Comcast COO Watson: Virtual Xfinity 'opens a myriad of possibilities'
October 24, 2013 | By Steve Donohue
ATLANTA--Comcast (Nasdaq: CMCSA) is letting other cable operators kick the tires on the platform it has built for its cloud-based Xfinity X1 platform and could eventually develop relationships that would see its Xfinity brand used by other distributors, Comcast Cable EVP and COO Dave Watson told FierceCable here at the SCTE Cable-Tec Expo.
Through the formation of its RDK LLC joint venture with Time Warner Cable (NYSE: TWC), Comcast has been offering other distributors the ability to license the software platform it developed for X1, which allows it to rapidly deploy cloud-based applications and multiscreen programming. Several hardware and software vendors are developing interoperable products based on that RDK. Asked in an interview if Comcast would be in a position to expand Xfinity subscription video programming outside its cable footprint if other operators deploy RDK-compliant gear, Watson said, "there's a bunch of different possibilities."
"If others want to take a look at it, and say, 'That's interesting. We either want to develop something similar, or we like that,' then obviously we'll talk to everyone," Watson added.
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Watson said Comcast is focused on improving the Xfinity experience. The MSO, which launched X1 last year, will add features such as personalized program guides and a voice-activated remote with the launch of its X2 platform.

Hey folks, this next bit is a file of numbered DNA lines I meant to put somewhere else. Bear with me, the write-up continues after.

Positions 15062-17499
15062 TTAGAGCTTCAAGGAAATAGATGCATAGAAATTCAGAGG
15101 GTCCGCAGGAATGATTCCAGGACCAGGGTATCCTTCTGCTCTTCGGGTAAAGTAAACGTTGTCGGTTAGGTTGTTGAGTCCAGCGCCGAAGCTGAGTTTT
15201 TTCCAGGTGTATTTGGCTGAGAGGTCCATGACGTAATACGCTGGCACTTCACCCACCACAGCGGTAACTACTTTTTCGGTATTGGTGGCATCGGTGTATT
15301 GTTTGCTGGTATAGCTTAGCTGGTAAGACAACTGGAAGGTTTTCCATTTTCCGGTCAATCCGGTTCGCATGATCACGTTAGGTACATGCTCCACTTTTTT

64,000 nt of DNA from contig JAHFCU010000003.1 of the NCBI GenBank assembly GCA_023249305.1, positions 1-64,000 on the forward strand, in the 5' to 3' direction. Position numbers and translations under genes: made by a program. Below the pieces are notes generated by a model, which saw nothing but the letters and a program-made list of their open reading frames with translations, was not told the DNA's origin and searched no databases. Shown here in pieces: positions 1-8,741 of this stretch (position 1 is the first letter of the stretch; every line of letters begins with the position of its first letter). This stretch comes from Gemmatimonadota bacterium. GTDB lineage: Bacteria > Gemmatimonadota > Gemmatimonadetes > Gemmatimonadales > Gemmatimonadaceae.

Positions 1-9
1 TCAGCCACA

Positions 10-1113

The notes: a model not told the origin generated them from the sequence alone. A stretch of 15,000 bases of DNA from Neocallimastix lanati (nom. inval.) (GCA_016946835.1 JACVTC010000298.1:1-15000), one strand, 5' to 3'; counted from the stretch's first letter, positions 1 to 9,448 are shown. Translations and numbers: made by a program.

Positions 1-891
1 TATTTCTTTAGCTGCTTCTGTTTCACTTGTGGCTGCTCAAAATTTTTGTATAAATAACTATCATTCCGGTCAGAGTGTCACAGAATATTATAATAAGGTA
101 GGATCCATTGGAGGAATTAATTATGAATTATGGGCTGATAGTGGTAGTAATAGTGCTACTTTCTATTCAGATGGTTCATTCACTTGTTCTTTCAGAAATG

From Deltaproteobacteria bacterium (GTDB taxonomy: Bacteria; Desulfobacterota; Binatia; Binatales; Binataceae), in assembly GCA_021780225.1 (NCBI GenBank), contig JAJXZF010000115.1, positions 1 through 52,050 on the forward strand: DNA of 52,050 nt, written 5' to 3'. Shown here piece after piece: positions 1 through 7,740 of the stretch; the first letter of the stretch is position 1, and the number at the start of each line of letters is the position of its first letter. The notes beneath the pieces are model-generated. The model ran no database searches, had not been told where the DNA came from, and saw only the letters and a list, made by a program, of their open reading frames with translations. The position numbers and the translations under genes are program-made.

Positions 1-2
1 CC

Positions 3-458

Comcast hasn't indicated that it plans to use Xfinity to compete head-to-head with fellow cable MSOs. One
continued - One option may be to team up with other cable operators which would sell high-speed Internet access to subscribers but would use the platform Comcast has developed and its Xfinity brand as the subscription video service in their triple-play bundles.
"It's way early," Watson said when asked if Comcast saw opportunities to expand Xfinity through virtual cable distribution. "I think our primary focus is on the experience. It starts with that. I think it starts with operators being able to look at it, and go, 'You have to buy in.' But that is the game changer, the way we think it is. And from there, it opens up a myriad of possibilities," he added.